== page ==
Of all the stereotypes depicted in typical Hollywood teen movies from the 80s and 90s, none have had more jokes made at their expense than the nerd/geek (*1). Such characters were depicted as academically excellent but socially awkward—or just plain unsociable—preferring to lose themselves in numbers or computer code or a good book rather than be cast adrift at a party or other social get-together. They wore glasses that were comically unfashionable and clothes that were either several sizes too small or too big. They were bullied and belittled. As love interests they were ignored, dismissed, and humiliated, and only ever “got the girl” or “got the guy” after conniving elaborate schemes or undergoing physical makeovers.
*1 Both “nerd” and “geek” can be translated as otaku, but they have slightly different connotations. A geek is a passionate enthusiast and knowledgeable expert, whereas a nerd connotes lack of social skills.
Such stereotypes practically made “book” a four-letter word. Nerd/geek characters, or those that display nerdy or geeky characteristics, are often described as bookworms, bookish, or booksmart. Bookworm was originally a negative term for someone who reads too much, but today it carries more positive connotations, suggesting a person is hungry for knowledge and adventures of the literary variety. Similarly, bookish refers to someone who loves to read or enjoys studying, but it also suggests an over-reliance on knowledge found in books. Then there’s booksmart, a term that is a veiled insult, an admonishment that insinuates a person is academically smart but lacks common sense, full of knowledge attainable from books but without wisdom—or the know-how—to survive the streets.
Booksmart, Olivia Wilde’s (*2) feature-length directorial debut, redefines what it means to be a nerd in a teen movie in the 21st century. Amy (Kaitlyn Dever (*3)) and Molly (Beanie Feldstein (*4), are two nerdy best friends living in L.A. who have dedicated their school lives to academic achievement. They see their relationship to their fun-loving peers as something akin to the fable of “The Ant and the Grasshopper”; they’ve spent their high school years preparing for the future, and believe that their real lives will begin after graduation. When they find out that the classmates they have been condescending to have managed to balance all the fun they were having with academics and sports, and have also gotten into top-tier schools, their entire world is turned upside down. Determined to make up for all the wild times they could have had, they embark on a crosstown quest to make their way to their class’s hottest graduation party—if they can find it.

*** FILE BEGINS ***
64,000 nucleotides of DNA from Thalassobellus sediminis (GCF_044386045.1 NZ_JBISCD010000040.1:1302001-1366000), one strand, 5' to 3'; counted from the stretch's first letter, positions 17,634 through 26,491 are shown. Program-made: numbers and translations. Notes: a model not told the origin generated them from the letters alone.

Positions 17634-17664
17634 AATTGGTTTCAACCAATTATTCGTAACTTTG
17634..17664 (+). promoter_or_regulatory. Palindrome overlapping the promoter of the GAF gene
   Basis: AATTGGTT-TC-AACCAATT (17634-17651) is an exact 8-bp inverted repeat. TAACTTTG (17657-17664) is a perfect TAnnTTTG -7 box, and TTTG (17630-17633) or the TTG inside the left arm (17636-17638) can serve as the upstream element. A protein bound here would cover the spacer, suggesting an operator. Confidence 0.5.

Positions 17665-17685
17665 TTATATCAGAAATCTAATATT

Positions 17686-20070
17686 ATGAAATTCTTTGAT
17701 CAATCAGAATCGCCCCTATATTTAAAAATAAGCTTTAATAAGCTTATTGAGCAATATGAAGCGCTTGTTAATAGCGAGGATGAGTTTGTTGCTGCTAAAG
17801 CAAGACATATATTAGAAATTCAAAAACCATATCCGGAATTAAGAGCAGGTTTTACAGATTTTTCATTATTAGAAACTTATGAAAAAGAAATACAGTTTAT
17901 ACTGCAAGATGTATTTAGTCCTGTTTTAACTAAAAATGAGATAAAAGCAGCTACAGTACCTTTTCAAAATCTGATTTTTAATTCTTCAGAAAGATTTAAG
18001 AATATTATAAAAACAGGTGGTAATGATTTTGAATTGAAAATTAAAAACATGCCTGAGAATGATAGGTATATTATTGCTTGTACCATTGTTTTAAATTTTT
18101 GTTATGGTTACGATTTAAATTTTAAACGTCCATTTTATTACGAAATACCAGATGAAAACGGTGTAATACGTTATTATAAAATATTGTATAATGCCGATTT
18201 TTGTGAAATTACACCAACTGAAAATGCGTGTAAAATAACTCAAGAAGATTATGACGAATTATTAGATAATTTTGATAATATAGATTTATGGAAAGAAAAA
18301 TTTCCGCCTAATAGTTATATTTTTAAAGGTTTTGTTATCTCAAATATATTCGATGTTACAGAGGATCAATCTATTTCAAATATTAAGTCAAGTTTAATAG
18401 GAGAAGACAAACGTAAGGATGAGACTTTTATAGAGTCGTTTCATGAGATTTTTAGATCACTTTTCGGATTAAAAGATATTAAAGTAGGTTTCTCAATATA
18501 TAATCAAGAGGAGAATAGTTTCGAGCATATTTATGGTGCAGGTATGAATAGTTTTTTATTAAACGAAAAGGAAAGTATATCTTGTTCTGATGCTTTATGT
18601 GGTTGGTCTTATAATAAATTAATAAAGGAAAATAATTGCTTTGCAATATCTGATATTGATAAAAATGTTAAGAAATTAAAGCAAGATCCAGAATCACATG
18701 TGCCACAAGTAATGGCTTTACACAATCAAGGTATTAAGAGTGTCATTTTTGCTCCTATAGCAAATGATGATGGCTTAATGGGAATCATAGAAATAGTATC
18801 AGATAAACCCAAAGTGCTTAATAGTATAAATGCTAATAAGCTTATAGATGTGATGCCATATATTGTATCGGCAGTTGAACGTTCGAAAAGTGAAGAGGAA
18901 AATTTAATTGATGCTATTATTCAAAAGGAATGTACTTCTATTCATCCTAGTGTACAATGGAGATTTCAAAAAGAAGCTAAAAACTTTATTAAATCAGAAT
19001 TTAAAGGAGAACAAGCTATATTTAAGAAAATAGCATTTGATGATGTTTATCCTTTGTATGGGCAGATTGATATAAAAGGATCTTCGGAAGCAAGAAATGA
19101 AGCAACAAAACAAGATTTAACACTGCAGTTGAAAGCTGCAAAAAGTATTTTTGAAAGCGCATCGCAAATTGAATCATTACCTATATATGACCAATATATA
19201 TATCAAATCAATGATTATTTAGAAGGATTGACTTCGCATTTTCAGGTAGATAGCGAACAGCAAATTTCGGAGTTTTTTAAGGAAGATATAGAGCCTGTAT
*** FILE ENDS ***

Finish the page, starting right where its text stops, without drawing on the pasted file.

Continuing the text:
*2 Olivia Wilde (1984-) is an American actress and filmmaker from New York City.
*3 Kaitlyn Dever (1996-) is an American actress from Phoenix, Arizona.
*4 Beanie Feldstein (1993-) is an American actress and singer from L.A.
That all sounds like the recipe for a night full of eccentric characters, awkward encounters, unexpected realizations, and debauchery—and there is certainly plenty of that in Booksmart, which is laugh-out-loud funny from start to finish. But there’s also an abundance of heart, and above all, Wilde’s teen comedy celebrates Amy and Molly’s friendship. The two overachievers share many rituals and inside jokes, such as constantly trying to outdo each other in their effusive praise for their fashion choices, or having a code word that requires the other person to drop everything and show unconditional support, regardless of the reservations they may have. Any friction that does develop between the two of them bubbles up naturally, and stems not from jealousy or mean-spiritedness but from their own insecurities or desire to see the other succeed. In that regard alone Booksmart sets itself apart from other teen movies.
When it comes to teen movies, the story itself is ultimately secondary. There are only so many high school narratives to begin with, and the “high schoolers are suddenly faced with reality as graduation nears” story has been done before. What makes a teen movie a classic—like the John Hughes (*5) movies of the 80s—is the characters. The more the filmmakers truly understand where their characters are coming from, the more successful the film. Booksmart, which is filled with memorable, relatable characters and explores the teenage struggle with fondness and respect, deserves to be placed among the classics.
*5 John Hughes (1950-2009) was an American filmmaker known for his teen movies and comedies.
For teenagers, school is where they are exposed to the judgment of their peers, while home is where they are exposed to the judgment of their parents. A teen’s only true sanctuary is their bedroom. (Although the ubiquity of smartphones has rendered even bedrooms vulnerable to outside influence.) It’s where they can fully express themselves without fear or anxiety, filling their space up with their favorite things, adorning their walls and ceilings with posters and art that represent what they are about or what they aspire to be.